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Monday, June 3, 2013

Seeing IDF Service as a Mitzvah

There are many Torah observant Jews (aka Orthodox Jews) who consider Israel army service to be a great mitzvah, Torah commandment.  I'm one of them.  The State of Israel with all its many imperfections is Jewish, as Jewish as a country can be in today's world, and it is up to every single one of us to do our best to protect it.

For those who can serve in the army, that is the greatest mitzvah, because one is risking his life and future for the Jewish People.

Hat tip: Life in Israel for the story of the Chabadnik who is going for the Israeli Air Force.  When my daughters' friends were trying out for and some getting accepted into the Air Force it was considered revolutionary that a dati leumi, national religious with kippa s'ruga, crocheted kippah would be in the Air Force.  By the time my sons' friends tried out, it was not news, but when one friend married a religious girl who was also in the Air Force that was special.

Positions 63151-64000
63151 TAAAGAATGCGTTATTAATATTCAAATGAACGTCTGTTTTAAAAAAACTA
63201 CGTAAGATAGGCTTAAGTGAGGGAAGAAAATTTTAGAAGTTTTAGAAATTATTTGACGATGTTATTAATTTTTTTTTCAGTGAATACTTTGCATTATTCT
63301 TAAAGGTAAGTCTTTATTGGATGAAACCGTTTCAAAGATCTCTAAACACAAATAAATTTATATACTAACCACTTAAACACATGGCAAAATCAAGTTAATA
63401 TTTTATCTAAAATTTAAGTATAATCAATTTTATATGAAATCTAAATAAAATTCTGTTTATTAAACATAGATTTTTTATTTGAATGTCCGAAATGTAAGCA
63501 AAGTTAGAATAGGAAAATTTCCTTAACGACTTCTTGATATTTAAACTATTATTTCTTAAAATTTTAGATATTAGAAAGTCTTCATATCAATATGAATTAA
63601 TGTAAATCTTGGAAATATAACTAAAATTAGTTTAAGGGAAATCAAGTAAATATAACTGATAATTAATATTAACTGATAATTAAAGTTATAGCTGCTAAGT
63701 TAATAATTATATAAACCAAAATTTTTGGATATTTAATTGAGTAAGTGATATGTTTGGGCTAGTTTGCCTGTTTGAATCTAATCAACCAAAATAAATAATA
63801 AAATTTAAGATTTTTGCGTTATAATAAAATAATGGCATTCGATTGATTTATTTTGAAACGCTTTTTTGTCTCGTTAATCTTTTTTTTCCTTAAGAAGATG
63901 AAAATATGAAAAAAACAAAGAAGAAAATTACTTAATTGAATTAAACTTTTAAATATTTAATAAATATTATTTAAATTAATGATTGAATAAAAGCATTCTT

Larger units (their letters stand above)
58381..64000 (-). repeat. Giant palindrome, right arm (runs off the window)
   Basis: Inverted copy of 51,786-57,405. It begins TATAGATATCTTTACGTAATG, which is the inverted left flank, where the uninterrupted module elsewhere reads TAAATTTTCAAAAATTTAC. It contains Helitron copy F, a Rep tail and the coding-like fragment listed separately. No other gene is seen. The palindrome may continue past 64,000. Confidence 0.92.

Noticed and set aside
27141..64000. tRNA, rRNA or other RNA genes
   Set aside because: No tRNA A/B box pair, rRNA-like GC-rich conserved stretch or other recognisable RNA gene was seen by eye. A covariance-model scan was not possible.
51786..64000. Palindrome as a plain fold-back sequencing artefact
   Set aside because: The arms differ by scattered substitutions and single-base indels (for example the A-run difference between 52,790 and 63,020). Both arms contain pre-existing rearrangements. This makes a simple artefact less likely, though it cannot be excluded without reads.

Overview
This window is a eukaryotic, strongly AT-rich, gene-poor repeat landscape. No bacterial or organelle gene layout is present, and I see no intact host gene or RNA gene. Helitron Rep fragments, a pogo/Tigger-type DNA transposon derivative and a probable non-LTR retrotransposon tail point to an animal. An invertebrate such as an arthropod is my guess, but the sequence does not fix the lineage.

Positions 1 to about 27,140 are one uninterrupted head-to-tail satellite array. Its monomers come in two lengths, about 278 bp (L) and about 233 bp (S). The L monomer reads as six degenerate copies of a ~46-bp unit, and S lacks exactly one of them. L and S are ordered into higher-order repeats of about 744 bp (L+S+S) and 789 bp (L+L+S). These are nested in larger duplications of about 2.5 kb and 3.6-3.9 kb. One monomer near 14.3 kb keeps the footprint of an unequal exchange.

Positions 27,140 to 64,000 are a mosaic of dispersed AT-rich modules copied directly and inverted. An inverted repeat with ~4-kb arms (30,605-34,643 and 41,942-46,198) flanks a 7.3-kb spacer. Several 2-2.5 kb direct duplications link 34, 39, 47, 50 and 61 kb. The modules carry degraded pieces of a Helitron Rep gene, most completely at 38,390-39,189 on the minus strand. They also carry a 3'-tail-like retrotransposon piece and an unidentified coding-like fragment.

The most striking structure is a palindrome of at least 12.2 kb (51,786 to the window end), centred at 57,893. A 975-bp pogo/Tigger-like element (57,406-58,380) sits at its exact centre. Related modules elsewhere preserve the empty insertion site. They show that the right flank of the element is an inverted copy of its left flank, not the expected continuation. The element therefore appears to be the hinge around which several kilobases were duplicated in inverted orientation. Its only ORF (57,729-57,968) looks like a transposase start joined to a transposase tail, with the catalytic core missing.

Many people like to complain about the difficulties of serving in the IDF for the religious, but like with every sort of position and all sorts of "marketing," the more people who take it on, the easier it will be.

I'm also seeing, at least here in Shiloh, more and more young religious women serving in the IDF and not just as teachers.  Those who want to volunteer in educational positions still do Sherut Le'umi, National Service.  But today quite a few young women are going into fields mostly occupied by men, because they feel the need to serve on a higher level.

It's too bad that the government is going on an aggressive track trying to rush the chareidi draft to the army.  There are also too many lies, especially from the chareidi side which distort facts. One of them is that the dati Le'umi are only asked to serve seventeen months while they are being forced to serve three years.  The seventeen months is the time of active service for hesder yeshivot out of their five year program.  Let the chareidi also establish or join hesder yeshivot and commit to a five year program of which all of the post army part makes the students "first call" in an emergency.

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